The physical appearance of the livestock breed can be described by phenotypic traits, as stated by FAO (2003). To ensure the improved conservation and utilization of their genetic resources, the initial step involves conducting a characterization process based on phenotypic and morphological traits, as suggested by AI-Atiyat et al. [4]. Indigenous chicken breeds exhibit significant variations in body conformation, plumage color, and comb type, as well as morphological traits such as feather type, shank color, and ear lobe color. Consequently, the process of characterization provides valuable data regarding the existing and potential future requirements of indigenous populations, while also establishing their current status as distinct breed populations, as highlighted by Tadele et al. [5]. Numerous studies have documented the phenotypic diversity of indigenous chicken breeds in Thailand, including the White Tailed-Yellow Chicken [6], the Black-Bone chicken [7], the Kai Tor-Kai Tang [8], and the KP chicken [9]. By focusing on phenotype-based identification, researchers aim to gain insights into the specific characteristics exhibited by each native chicken breed.

The presence of genetic diversity plays a crucial role in the survival and adaptation of organisms within ever-changing environments. Hence, it is essential to investigate the reproductive connections among animal groups that share common traits or characteristics. As molecular techniques continue to advance, the utilization of nucleotide sequences derived from mitochondrial DNA (mtDNA) has become a valuable biomarker for identifying animal species. This application of mtDNA analysis proves beneficial in various fields such as forensic investigations, studies on animal diversity, and evolutionary research, particularly in constructing phylogenetic trees [10-12]. Nucleotide sequences of a control region (a displacement loop, D-loop), a gene, and a complete genome of mtDNA of several animals are DNA barcoding [13] which has been widely used in species identification, molecular evolution, population genetics, and genetic diversity. The polymorphisms within the sequences of the hypervariable region of the D-loop or control region of mtDNA have made significant contributions to several areas of research and have played a primary role in shedding light on the geographic patterns of genetic diversity and enhancing our understanding of livestock domestication, particularly in the case of chickens. The analysis of polymorphism has provided significant knowledge regarding the evolutionary history and genetic connections among diverse livestock species, contributing to a deeper comprehension of their domestication mechanisms and yielding valuable insights [14,15]. Effective breeding programs are essential for the conservation of the Khiew-Phalee chickens. This study presents for the 1st time the genetic diversity using mtDNA D-loop sequencing information and morphological analysis of KP chickens, providing information about the genetic diversity of these chickens that would be useful for developing and improving breeding strategies. Polymorphism of the D-loop region was evaluated to explore the genetic diversity among KP chickens as well as to highlight the phylogenetic relationship and ancestor of the KP chicken. This research endeavor was conducted to investigate the morphological and genetic variations exhibited by KP chickens by employing a comprehensive approach encompassing morphological characterization techniques and molecular methodologies. The goal is to provide valuable insights as well as data pertaining to breeding enhancements and conservation practices, thereby ensuring the sustained existence and population growth of KP chickens an indigenous avian species that possesses considerable cultural and societal importance within local Thai communities. Moreover, this study has the potential to serve as an exemplary model for safeguarding the nation’s heritage resources, while concurrently exploring avenues for economic viability and profitability through resource development endeavors.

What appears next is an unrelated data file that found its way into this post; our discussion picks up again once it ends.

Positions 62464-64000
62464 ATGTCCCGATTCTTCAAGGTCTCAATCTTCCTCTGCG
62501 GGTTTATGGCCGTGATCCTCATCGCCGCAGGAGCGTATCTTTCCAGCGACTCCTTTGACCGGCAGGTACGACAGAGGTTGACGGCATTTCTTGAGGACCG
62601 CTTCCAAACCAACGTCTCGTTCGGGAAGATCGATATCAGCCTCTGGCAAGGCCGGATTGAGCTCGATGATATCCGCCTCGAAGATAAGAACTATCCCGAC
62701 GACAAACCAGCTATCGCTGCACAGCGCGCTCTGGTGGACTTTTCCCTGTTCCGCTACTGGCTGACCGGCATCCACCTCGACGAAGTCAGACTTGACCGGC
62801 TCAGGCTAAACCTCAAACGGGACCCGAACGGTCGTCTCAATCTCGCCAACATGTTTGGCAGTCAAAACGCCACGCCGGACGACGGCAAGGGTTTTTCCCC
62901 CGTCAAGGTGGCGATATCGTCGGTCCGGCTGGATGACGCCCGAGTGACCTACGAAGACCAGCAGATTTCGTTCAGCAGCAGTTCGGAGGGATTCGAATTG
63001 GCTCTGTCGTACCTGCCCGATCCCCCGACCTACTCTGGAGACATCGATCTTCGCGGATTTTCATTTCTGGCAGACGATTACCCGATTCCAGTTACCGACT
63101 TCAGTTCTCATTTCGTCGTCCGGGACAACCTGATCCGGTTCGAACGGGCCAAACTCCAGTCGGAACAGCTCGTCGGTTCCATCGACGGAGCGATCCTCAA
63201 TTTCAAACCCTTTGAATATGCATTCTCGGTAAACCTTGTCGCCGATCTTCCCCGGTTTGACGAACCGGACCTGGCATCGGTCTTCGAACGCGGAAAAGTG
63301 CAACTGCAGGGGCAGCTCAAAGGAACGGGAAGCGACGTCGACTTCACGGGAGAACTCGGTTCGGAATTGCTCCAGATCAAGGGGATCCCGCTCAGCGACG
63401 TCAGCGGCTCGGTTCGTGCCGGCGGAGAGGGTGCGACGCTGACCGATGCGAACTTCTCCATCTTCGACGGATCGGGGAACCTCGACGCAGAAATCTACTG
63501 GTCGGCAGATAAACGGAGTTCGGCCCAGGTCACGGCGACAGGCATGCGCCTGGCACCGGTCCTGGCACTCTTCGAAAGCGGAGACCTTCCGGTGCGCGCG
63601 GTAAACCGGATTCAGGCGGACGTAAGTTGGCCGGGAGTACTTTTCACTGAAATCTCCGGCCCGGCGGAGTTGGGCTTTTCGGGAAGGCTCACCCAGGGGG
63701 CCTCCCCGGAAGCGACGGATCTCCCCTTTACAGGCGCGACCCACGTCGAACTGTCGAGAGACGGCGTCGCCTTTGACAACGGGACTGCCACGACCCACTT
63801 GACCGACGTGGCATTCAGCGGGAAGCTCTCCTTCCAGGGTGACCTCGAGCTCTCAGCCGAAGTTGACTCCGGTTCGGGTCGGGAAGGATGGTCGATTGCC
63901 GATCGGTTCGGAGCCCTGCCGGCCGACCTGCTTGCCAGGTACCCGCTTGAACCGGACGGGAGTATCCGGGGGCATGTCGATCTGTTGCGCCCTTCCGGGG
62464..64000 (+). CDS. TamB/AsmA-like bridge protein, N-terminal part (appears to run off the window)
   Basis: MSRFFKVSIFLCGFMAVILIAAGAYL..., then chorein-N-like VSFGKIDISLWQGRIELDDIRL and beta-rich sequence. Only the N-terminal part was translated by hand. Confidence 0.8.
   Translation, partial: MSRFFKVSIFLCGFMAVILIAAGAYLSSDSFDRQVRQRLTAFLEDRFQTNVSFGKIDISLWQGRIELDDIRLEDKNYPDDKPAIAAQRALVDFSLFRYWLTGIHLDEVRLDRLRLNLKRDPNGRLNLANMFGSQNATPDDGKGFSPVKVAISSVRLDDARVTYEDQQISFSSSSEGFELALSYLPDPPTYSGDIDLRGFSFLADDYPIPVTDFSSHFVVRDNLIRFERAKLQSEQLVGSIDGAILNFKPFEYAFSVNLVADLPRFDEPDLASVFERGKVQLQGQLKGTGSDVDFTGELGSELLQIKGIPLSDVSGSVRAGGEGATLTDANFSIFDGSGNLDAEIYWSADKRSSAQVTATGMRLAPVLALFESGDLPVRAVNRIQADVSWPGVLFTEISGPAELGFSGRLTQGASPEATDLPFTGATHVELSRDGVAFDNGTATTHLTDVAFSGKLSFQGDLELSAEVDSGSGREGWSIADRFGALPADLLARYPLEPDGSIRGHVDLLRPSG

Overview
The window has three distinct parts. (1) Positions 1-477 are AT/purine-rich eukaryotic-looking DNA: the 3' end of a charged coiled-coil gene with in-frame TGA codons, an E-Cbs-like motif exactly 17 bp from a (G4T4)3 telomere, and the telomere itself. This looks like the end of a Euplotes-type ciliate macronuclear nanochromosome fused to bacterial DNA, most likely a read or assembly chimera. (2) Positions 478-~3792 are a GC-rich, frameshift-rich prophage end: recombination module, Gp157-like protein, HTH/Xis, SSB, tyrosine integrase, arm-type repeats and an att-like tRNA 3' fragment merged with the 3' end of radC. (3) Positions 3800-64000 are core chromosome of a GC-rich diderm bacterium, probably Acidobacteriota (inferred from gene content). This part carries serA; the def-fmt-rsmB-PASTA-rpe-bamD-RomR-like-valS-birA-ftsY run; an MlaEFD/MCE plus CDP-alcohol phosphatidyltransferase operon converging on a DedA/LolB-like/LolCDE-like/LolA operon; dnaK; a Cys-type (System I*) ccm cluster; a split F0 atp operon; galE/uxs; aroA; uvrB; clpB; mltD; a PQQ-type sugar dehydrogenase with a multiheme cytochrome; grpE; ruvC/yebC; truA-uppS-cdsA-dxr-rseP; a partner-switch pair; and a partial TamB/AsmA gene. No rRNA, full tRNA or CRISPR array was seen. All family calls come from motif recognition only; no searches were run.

2. MATERIALS AND METHODS

2.1. Research Area

Samples were obtained from a variety of farm locations in Uttaradit province, Thailand, spanning between December 2020 and August 2021. The execution of experimental protocols adhered to the established guidelines set forth by the Animal Ethics Committee at Phibulsongkhram Rajabhat University, situated in Phitsanulok province, Thailand. The study was conducted with full compliance with ethical guidelines, as evidenced by the approval received (Approval reference number: PSRU-(AG)-2020-002).

2.2. Sample Collection

Ethylenediaminetetraacetic acid blood samples were obtained from a selected group of 54 KP fighting cocks, following a purposive sampling approach. These specimens were collected by extracting blood from the wing veins of the birds. The study involved three backyard farms (denoted KB, PP, and KS) located in Uttaradit province, Thailand, which serves as a conservation site for this particular chicken variety. The farm distribution consisted of 14, 9, and 31 birds from the aforementioned farms, respectively.

To obtain total DNA, 20 μL of the collected blood samples were subjected to extraction using the DNeasy® Blood and Tissue Kit (Qiagen, Germany). The DNA extraction process followed the provided manufacturer’s manual. Elution of the DNA was accomplished using 100 μL of sterile nuclease-free water. Subsequently, the eluted DNA samples were carefully stored at a temperature of −20°C until further analysis in the laboratory.

2.3. Selection of Morphological Characteristics for a Phenetic Relationship

Based on the numeric systematics, 14 qualitative morphological characterizations [Table 1] were chosen and employed for the morphological traits of 54 chicken samples. All characteristics were converted into code. For the purpose of cluster analysis, the unweighted pair group method with arithmetic mean technique, as introduced by Patil et al. [16], was utilized. This approach involves grouping entities based on their similarity values. To perform the clustering analysis, the numerical taxonomy system of the multivariate program (NT-SYS) software package version 2.02 [17] was employed. All computations and analysis procedures were executed using this software.